Understanding Committed Monthly Recurring Revenue (CMRR)

CMRR is currently in beta and available for use with Recurly, the latest version of our Stripe integration, and custom data sources.

Committed Monthly Recurring Revenue (CMRR) is a projection of MRR into the future. It’s based on expected or scheduled changes to a subscription, for example, a future cancellation a customer has already communicated.

CMRR allows you to:

  • See changes in MRR before an invoice is generated or paid.
  • Preempt revenue loss by winning back customers who are scheduled to churn and try to win them back.
  • Determine whether you’re on track to achieve performance goals.

Here’s what we cover in this article:

Resources and further reading:

Blog Everything you need to know about CMRR

TL;DR

  • CMRR is a projection of MRR into the future based on subscription events.
  • CMRR differs from MRR in that it’s a leading indicator that helps you track progress toward future goals.
  • Subscription events are scheduled future changes to a subscription that affects the subscription’s calculated MRR. They become realized when an invoice is generated.
  • ChartMogul imports subscription events automatically from Stripe and Recurly. With custom data sources, add subscription events manually, using CSV, or via our Subscription Events API.

Comparing MRR and CMRR

While MRR and CMRR both help you measure and track monthly recurring revenue, they differ in the perspective they offer. For example, consider the views from a moving car. MRR is what you see through the rear window — it’s where you’ve been. CMRR, on the other hand, is what you see through the front window — it’s where you’re headed.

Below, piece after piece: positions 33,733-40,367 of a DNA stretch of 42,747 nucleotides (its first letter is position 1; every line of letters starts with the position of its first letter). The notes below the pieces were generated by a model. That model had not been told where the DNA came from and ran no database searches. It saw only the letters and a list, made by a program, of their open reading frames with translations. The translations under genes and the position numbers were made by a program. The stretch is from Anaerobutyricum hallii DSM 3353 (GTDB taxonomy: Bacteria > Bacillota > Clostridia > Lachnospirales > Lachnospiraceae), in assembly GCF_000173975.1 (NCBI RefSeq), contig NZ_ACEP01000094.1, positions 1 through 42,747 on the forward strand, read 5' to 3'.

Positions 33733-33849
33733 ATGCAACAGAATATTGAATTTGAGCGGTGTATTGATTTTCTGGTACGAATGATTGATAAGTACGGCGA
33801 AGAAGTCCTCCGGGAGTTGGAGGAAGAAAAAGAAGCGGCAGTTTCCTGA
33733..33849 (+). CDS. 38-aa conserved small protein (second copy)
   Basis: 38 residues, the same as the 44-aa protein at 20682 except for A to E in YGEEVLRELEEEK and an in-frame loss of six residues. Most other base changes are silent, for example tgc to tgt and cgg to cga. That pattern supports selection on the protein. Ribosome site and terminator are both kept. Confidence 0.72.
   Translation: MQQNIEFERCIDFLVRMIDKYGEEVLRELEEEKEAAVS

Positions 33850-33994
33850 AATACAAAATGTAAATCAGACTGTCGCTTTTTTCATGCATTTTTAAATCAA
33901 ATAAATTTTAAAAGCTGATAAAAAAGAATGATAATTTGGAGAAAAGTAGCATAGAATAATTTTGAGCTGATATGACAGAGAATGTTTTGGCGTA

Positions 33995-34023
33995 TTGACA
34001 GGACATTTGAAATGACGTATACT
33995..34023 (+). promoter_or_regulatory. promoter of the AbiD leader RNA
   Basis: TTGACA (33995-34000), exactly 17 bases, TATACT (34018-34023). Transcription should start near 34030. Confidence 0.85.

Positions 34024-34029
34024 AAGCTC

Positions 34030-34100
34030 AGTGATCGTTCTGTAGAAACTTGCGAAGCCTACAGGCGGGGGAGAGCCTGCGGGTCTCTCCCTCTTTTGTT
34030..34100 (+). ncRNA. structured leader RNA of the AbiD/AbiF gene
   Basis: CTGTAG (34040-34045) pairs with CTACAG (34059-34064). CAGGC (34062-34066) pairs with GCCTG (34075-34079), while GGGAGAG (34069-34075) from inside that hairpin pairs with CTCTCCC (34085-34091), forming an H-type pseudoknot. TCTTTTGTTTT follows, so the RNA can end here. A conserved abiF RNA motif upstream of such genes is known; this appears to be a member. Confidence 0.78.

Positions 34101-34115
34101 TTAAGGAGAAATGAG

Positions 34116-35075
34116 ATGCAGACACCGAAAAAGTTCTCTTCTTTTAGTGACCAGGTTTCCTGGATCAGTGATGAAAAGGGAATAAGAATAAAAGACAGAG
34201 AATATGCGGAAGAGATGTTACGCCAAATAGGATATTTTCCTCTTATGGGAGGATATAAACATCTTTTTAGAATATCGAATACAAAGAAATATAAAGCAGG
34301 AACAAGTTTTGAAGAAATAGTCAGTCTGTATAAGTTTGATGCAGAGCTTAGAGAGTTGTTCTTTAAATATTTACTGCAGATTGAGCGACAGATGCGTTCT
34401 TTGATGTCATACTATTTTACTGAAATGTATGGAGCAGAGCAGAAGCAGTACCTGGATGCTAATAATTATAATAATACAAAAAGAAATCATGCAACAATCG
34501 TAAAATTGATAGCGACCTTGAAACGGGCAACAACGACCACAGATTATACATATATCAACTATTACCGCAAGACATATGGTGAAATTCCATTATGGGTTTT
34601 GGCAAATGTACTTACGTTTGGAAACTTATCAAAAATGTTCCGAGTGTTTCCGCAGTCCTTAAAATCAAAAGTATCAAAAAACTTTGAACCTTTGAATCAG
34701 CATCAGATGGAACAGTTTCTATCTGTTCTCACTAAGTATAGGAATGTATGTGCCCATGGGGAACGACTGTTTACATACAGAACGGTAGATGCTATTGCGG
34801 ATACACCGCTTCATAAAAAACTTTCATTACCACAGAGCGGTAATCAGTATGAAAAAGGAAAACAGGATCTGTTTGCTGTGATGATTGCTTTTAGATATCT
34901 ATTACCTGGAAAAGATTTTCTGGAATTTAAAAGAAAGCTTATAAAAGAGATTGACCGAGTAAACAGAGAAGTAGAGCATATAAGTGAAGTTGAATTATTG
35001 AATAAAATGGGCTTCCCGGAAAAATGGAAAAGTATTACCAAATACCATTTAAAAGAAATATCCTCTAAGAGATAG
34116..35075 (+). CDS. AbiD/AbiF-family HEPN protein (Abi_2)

MRR is subscription revenue you’ve already billed and received. It’s a trailing indicator — a look back at how (or whether) you achieved your revenue goals. ChartMogul calculates MRR using invoices and invoice line items.

CMRR is the revenue you expect to receive in the future. It’s a leading indicator — a look forward that helps you track progress toward revenue goals. ChartMogul calculates CMRR using subscription events.

  MRR CMRR
Type of Indicator Trailing Leading
Use Measuring past performance Tracking progress toward future goals
Calculated from Invoices and invoice line items Subscription events

Subscription Events

A subscription event is any change to a subscription. In ChartMogul, there are three types of subscription events: immediate, scheduled, and retracted.

Immediate

Immediate subscription events are changes to a subscription (resulting from a billing activity, i.e., invoice) that take place presently.

Immediate subscription events happen when:

  • Canceled — a subscription ended.

Stripe supports Started and Updated events. These events happen when:

  • Started — a customer signs up, and their subscription begins immediately before an invoice is generated. This invoice will be generated at the start of the next billing cycle.
  • Updated — a customer’s subscription is upgraded or downgraded and the change is effective immediately before an invoice is generated. This invoice will be generated at the start of the next billing cycle.